and an O-ring kit.)
petcock does not, in any way, REGULATE the rate of flow. It should be
either on or off. If you have overflow on a running bike (and it's not
inhaling fuel through the petcock diaphragm via the petcock vacuum
line) then there's a problem with the inlet valve.
1) the float is no longer buoyant enough or is badly adjusted, or
2)the valve is bad, or is being held open by some foreign matter.
And finally is the standard BWRINGER's lecture:
of the secrets of the GS850 engine and carburetion is its outstanding
low-speed manners. This, in turn, allows you to much more easily
exploit the corners of its handling envelope, which leads to more giddy
fun than you've ever had with your clothes on. As most racers
eventually find out, smooth is fast.
you had a freer-flowing aftermarket exhaust, a good set of K&N
pods, a dynamometer, exhaust gas analyzers, a degree in chemical
engineering, no neighbors to bother, a few weeks off work, a large box
of Keihin jets, and several fifths of good tequila so you can sleep at
night, you might be able to extract a few more horsepower from the 850
engine at certain RPM. And if you're really good, you might be able to
get the low end half as smooth as it was stock. Maybe.
the stock exhaust, forget it -- all you're going to do is screw up
everything else quite badly to get maybe 5 more horsepower at 7,500 rpm
or something like that. These things have a certain balance, and more
intake flow must be balanced by more exhaust flow.
Additional Petcock Notes: (by Mr. tkent02)
There are two paths for fuel to get through the petcock into the crankcase or onto the floor:
One path is a holed diaphragm. Fuel flows down the vacuum line into the #2
carburetor (#3 for VM carbs), and into the intake port. The petcock will
still function normally as far as shutting off the flow of fuel when the
engine is off, and unless the hole is very big, it will still turn on
the flow of fuel when the engine is running. To test for this, check for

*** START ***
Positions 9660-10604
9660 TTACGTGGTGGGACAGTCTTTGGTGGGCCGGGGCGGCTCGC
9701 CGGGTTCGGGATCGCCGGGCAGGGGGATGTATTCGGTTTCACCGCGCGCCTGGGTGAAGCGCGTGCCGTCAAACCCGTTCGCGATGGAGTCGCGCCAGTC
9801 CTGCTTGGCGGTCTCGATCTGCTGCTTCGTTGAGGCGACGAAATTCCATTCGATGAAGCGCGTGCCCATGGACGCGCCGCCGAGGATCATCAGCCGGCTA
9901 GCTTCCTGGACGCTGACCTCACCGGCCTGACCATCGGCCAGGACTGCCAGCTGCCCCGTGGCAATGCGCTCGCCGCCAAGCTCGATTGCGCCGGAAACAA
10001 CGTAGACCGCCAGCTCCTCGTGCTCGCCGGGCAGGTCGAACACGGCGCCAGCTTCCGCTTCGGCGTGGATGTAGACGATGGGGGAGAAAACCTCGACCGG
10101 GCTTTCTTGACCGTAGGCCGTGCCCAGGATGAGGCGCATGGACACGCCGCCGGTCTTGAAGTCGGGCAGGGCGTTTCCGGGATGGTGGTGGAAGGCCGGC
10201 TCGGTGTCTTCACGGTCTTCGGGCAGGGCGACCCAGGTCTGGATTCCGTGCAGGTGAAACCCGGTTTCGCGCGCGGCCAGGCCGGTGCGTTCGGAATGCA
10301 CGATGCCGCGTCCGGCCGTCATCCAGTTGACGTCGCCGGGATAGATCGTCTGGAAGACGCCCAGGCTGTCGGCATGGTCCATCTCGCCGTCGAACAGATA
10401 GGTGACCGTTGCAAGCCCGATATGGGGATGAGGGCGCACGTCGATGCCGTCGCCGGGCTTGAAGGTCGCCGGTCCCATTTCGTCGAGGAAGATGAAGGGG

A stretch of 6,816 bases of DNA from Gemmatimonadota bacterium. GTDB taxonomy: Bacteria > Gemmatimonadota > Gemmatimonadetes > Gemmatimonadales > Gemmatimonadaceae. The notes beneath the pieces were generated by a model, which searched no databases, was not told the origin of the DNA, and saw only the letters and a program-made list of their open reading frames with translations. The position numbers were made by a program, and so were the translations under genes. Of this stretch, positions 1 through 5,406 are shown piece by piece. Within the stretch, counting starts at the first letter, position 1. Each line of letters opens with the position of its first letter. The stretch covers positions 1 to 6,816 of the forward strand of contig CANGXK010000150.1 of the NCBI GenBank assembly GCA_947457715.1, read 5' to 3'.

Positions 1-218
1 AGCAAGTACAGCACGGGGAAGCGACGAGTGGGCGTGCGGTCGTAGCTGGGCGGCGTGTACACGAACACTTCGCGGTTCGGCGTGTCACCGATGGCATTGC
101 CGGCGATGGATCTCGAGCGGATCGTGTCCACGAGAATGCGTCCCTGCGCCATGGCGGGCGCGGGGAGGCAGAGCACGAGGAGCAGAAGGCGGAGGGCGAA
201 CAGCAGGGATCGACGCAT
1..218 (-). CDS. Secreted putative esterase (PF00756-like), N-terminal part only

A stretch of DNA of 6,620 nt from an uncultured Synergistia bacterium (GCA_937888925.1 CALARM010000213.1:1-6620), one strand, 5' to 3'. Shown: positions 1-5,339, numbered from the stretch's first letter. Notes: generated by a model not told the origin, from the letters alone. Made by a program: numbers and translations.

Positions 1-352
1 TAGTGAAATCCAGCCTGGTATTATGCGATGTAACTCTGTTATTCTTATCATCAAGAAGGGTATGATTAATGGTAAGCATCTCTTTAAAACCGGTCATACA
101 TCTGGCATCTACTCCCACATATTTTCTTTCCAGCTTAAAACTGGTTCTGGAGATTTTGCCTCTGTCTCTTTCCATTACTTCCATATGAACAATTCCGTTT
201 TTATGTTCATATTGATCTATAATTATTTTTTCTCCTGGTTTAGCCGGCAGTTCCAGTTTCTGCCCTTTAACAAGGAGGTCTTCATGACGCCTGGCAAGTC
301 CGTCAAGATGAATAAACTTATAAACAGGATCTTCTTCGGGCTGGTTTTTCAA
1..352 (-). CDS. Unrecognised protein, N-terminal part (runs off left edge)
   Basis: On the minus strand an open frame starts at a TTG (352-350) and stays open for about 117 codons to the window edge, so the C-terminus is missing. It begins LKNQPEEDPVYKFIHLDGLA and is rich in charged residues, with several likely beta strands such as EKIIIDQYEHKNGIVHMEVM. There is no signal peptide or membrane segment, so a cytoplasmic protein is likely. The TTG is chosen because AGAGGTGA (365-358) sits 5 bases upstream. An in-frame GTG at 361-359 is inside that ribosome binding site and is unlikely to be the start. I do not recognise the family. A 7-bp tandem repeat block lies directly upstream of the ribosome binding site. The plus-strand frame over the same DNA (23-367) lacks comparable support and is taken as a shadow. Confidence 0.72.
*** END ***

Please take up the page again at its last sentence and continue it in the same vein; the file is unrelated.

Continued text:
fuel in the vacuum line. You should be able to suck on the vacuum hose
and not get any fuel, none whatsoever, if the diaphragm is good. If you see or
taste fuel the diaphragm is leaking.
The second path is by the rubber O-ring in the vacuum valve being
damaged, or it's just too old and not sealing properly. In this case the fuel
cannot be shut off completely. It just leaks all the time. When it is
on the bike, with a full tank, and with fuel in the line to the carburetor,
there is a vertical drop of over a foot. This creates quite a syphon effect
trying to pull fuel though the leaky O-ring. If the petcock can't seal
perfectly, fuel will flow slowly the entire time the bike is shut off
until the tank is emptied into the crankcase. If you take the hose off
to look, you lose the vacuum of the syphon. It is possible that it won't
leak while you are watching it. A good test is to run a fuel line from
the petcock down a few feet to a suitable container, go to prime to fill
the hose, move it back to ON, mark the fuel level in the container, and
go away for a while. If you come back later, or tomorrow and there is
more fuel in the container than there was previously, you have a slow leak from the
petcock. It takes only a few drops a minute to put a gallon or so into
your oil over time. It's very hard to detect a slow leak just by looking at
VM carbs on 1979 and earlier GS bikes have overflow tubes under the
float bowls which should just dump any overflowing fuel onto the ground
under the bike. These can clog up or be routed wrong. But if they work
properly it should prevent fuel from going into the crankcase. The CV
carbs on the 1980 and later GSes have no such overflow hoses, this fuel
is going into the engine, period.
If you want a decent, reliable motorcycle, just skip all the testing and
buy a new petcock. The old one did its job for thirty years. Get a new
one and forget about it for another thirty.
Removing Float Pins - by Mr. Nessism
Due to an interference fit between the float pivot pin and the support
post, the post can snap off when driving out the pin. The interference
fit is only on one side of the pin, next to the nail head detail. You
need to support the float post before driving out the pin. Hopefully
the photos are self explanatory.
Support the float pin with a small socket or similar.
Use a punch to carefully remove the float pin.
Mikuni Motorcycle Carb Theory 101
Motorcycle carburetors look very complex, but with a little theory, you
can tune your bike for maximum performance. Read this webpage for explanations that even I can understand.
Please visit us online at The GS Resources @ http://www.thegsresources.com.
Thank you for your indulgence,